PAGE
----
Even Democrats Increasingly Reject MSNBC’s Spin


“When it comes to issues of U.S. militarism and spying, the allegedly ‘progressive’ MSNBC often seems closer to the ‘official network of the Obama White House’ than anything resembling an independent channel.” This stinging rebuke of the liberal cable news network comes to you via The Huffington Post and Jeff Cohen, a former producer for MSNBC’s Phil Donahue.

Donahue’s program was cancelled on the eve of the Iraq War due to, as many progressives still suspect, the host’s vehement opposition to that conflict. In his bio, Cohen gripes about being “terminated for political reasons,” providing his critics and MSNBC’s supporters with a convenient way to disregard his scathing critique of the network as personal and petty. But what cannot be so easily dismissed is the dramatic tune out taking place as MSNBC loses the trust of even its target market: self-identified Democrats.

At 8 and 7 percent respectively, Fox News and CNN were cited by a highest percentage of the public in a recent Gallup survey as the networks they turn to for news and information. MSNBC netted just one percent of respondents who said the same. MSNBC joins the dubious company of the legacy network broadcasters who, Gallup shows, are rapidly losing the trust of the viewing public.

But MSNBC’s troubles go deeper – designed to appeal to a liberal marketplace, MSNBC is failing to attract even that demographic.

RELATED: More Americans Prefer Fox News Over Other TV News Outlets, Gallup Poll Finds

In the latest Gallup poll, self-described Democrats cited CNN well over MSNBC as their preferred source for information on television. 10 percent of Democrats told Gallup’s pollsters that CNN was their primary source for news and information. Only 2 percent said MSNBC and 1 percent cited Fox News.

Self-identified Democrats have a motive to distort the amount of time they admit to watching Fox – not wanting to concede to consuming programming from a cable network with a distinctly conservative editorial tone. But they have no incentive to misrepresent their viewing habits relating to MSNBC. Indeed, self-identified Democrats specifically disregarded the incentive to overstate the amount of time they spend watching the liberal cable news network.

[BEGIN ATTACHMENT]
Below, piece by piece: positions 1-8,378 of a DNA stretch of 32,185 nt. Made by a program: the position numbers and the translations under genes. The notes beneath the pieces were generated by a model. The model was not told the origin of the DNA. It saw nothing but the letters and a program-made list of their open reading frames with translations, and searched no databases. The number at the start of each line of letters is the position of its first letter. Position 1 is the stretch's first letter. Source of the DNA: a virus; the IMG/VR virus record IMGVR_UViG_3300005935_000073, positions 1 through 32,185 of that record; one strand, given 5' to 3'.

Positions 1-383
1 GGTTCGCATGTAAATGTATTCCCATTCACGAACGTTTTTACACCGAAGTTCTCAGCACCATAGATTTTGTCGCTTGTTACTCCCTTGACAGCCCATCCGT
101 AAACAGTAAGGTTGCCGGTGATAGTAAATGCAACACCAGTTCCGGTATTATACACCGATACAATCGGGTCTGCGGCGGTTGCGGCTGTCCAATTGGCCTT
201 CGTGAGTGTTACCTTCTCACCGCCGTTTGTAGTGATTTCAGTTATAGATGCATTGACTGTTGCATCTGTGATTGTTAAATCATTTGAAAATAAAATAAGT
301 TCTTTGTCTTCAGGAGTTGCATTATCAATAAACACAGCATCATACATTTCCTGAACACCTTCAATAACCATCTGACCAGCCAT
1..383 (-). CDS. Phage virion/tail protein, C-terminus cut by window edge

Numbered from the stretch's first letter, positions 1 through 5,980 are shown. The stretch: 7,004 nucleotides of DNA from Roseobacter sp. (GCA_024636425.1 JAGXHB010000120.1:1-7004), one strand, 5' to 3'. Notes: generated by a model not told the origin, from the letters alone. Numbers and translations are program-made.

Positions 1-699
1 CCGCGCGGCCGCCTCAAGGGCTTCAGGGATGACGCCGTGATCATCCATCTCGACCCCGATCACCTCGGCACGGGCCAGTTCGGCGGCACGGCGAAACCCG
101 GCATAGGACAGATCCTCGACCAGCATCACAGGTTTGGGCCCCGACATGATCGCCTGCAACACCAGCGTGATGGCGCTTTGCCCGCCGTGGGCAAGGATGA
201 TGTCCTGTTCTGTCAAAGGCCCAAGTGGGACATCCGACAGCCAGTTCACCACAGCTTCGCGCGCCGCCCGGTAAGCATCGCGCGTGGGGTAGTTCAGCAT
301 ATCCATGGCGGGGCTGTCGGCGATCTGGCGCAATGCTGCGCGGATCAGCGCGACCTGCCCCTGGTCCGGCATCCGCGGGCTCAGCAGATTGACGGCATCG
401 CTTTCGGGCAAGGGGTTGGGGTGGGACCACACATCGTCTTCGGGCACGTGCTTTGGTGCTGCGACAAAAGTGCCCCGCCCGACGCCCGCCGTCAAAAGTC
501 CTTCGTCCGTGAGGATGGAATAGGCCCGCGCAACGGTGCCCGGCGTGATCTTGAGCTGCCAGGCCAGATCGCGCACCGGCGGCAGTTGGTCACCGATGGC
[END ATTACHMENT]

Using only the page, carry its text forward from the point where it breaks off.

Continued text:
The reasons for MSNBC’s lamentable condition are manifold. Many doctrinaire progressives would agree with Cohen’s assessment that MSNBC’s network analysts appear incapable of calling the White House out when they manufacture or distort facts to support the preferred policy goal of the moment. Others do not.

Some have attacked the network’s progressive hosts for being, what they consider, excessively critical of President Barack Obama. Indeed, critics on the left have lamented the “professional left’s” attacks on the president for prosecuting leakers, conducting unrestrained drone warfare, and utilizing the Espionage Act and the National Security Administration to intimidate reporters. This opinion is shared by many who abandoned MSNBC’s prime time lineup after blue-collar champion Ed Schultz was relegated to weekends in April.

Though it is one of their own making, MSNBC is in a lose/lose position. The primarily pro-Obama editorial voices on that network are simply unable to satisfy the progressive left without frustrating their sources and backers in the administration. Nor can they effectively sate the informational appetites of those offended by criticisms of this White House by covering events fairly and accurately. As is often the case in second presidential terms, the news is simply not cooperating.

The result of MSNBC’s muddled approach to this conundrum has been an exodus of viewers. But where there is failure, there is also opportunity. Quietly amassing talent and expanding their influence behind the scenes, Al Jazeera America is watching MSNBC’s decline with great expectations.

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An experienced broadcaster and columnist, Noah Rothman has been providing political opinion and analysis to a variety of media outlets since 2010. His work has appeared in a number of political opinion journals, and he has shared his insights with television and radio personalities across the country.